Companies Not Saving Your Data

There's a new trend in Silicon Valley startups; companies are not collecting and saving data on their customers:

In Silicon Valley, there's a new emphasis on putting up barriers to government requests for data. The Apple-FBI case and its aftermath have tech firms racing to employ a variety of tools that would place customer information beyond the reach of a government-ordered search.

The trend is a striking reversal of a long-standing article of faith in the data-hungry tech industry, where companies including Google and the latest start-ups have predicated success on the ability to hoover up as much information as possible about consumers.

Now, some large tech firms are increasingly offering services to consumers that rely far less on collecting data. The sea change is even becoming evident among early-stage companies that see holding so much data as more of a liability than an asset, given the risk that cybercriminals or government investigators might come knocking.

Start-ups that once hesitated to invest in security are now repurposing limited resources to build technical systems to shed data, even if it hinders immediate growth.

The article also talks about companies providing customers with end-to-end encryption.

I believe that all this data isn't nearly as valuable as the big-data people are promising. Now that companies are recognizing that it is also a liability, I think we're going to see more rational trade-offs about what to keep -- and for how long -- and what to discard.

Posted on May 25, 2016 at 2:37 PM7 Comments

Should You Be Allowed to Prevent Drones from Flying Over Your Property?

Good debate in the Wall Street Journal. This isn't an obvious one; there are good arguments on both sides.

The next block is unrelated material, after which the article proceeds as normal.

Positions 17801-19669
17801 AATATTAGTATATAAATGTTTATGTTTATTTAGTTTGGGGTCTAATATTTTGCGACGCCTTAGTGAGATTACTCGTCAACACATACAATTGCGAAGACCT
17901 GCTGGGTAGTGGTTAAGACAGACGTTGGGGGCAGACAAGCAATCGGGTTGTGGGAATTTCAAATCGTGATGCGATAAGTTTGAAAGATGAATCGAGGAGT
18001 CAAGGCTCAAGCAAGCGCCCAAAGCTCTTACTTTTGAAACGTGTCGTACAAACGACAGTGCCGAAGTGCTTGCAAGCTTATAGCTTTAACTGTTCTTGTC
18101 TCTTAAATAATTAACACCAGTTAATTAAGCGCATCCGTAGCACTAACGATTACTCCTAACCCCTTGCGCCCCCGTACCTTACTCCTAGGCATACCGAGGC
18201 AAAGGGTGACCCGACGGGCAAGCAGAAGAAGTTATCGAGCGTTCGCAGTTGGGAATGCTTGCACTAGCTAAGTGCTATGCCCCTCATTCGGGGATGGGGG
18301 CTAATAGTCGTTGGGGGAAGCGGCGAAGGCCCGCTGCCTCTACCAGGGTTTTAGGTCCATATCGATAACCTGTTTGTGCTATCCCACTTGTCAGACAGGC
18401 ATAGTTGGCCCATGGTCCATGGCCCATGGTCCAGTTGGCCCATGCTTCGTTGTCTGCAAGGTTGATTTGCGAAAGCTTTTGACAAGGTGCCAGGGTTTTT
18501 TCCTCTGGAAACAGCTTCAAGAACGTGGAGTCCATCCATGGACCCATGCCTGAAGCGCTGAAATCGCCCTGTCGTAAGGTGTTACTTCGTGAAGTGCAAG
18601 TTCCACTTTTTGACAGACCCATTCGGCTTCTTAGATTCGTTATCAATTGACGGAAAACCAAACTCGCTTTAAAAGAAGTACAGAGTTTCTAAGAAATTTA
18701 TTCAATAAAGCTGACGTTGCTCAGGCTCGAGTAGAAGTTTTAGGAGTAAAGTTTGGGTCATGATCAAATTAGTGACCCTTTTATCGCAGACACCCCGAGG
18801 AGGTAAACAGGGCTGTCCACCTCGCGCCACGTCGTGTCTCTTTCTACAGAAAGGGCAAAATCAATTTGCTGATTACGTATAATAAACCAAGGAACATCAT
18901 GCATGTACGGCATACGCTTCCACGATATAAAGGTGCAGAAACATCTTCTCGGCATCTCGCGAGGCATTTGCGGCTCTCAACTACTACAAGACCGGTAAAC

Posted on May 25, 2016 at 5:58 AM35 Comments

GCHQ Discloses Two OS X Vulnerabilities to Apple

This is good news:

Communications and Electronics Security Group (CESG), the information security arm of GCHQ, was credited with the discovery of two vulnerabilities that were patched by Apple last week.

The flaws could allow hackers to corrupt memory and cause a denial of service through a crafted app or execute arbitrary code in a privileged context.

The memory handling vulnerabilities (CVE-2016-1822 and CVE-2016-1829) affect OS X El Capitan v10.11 and later operating systems, according to Apple's 2016-003 security update. The memory corruption vulnerabilities allowed hackers to execute arbitrary code with kernel privileges.

There's still a lot that needs to be said about this equities process.

Posted on May 24, 2016 at 2:12 PM15 Comments

Google Moving Forward on Automatic Logins

Google is trying to bring this to Android developers by the end of the year:

Today, secure logins -- like those used by banks or in the enterprise environment -- often require more than just a username and password. They tend to also require the entry of a unique PIN, which is generally sent to your phone via SMS or emailed. This is commonly referred to as two-factor authentication, as it combines something you know (your password) with something you have in your possession, like your phone.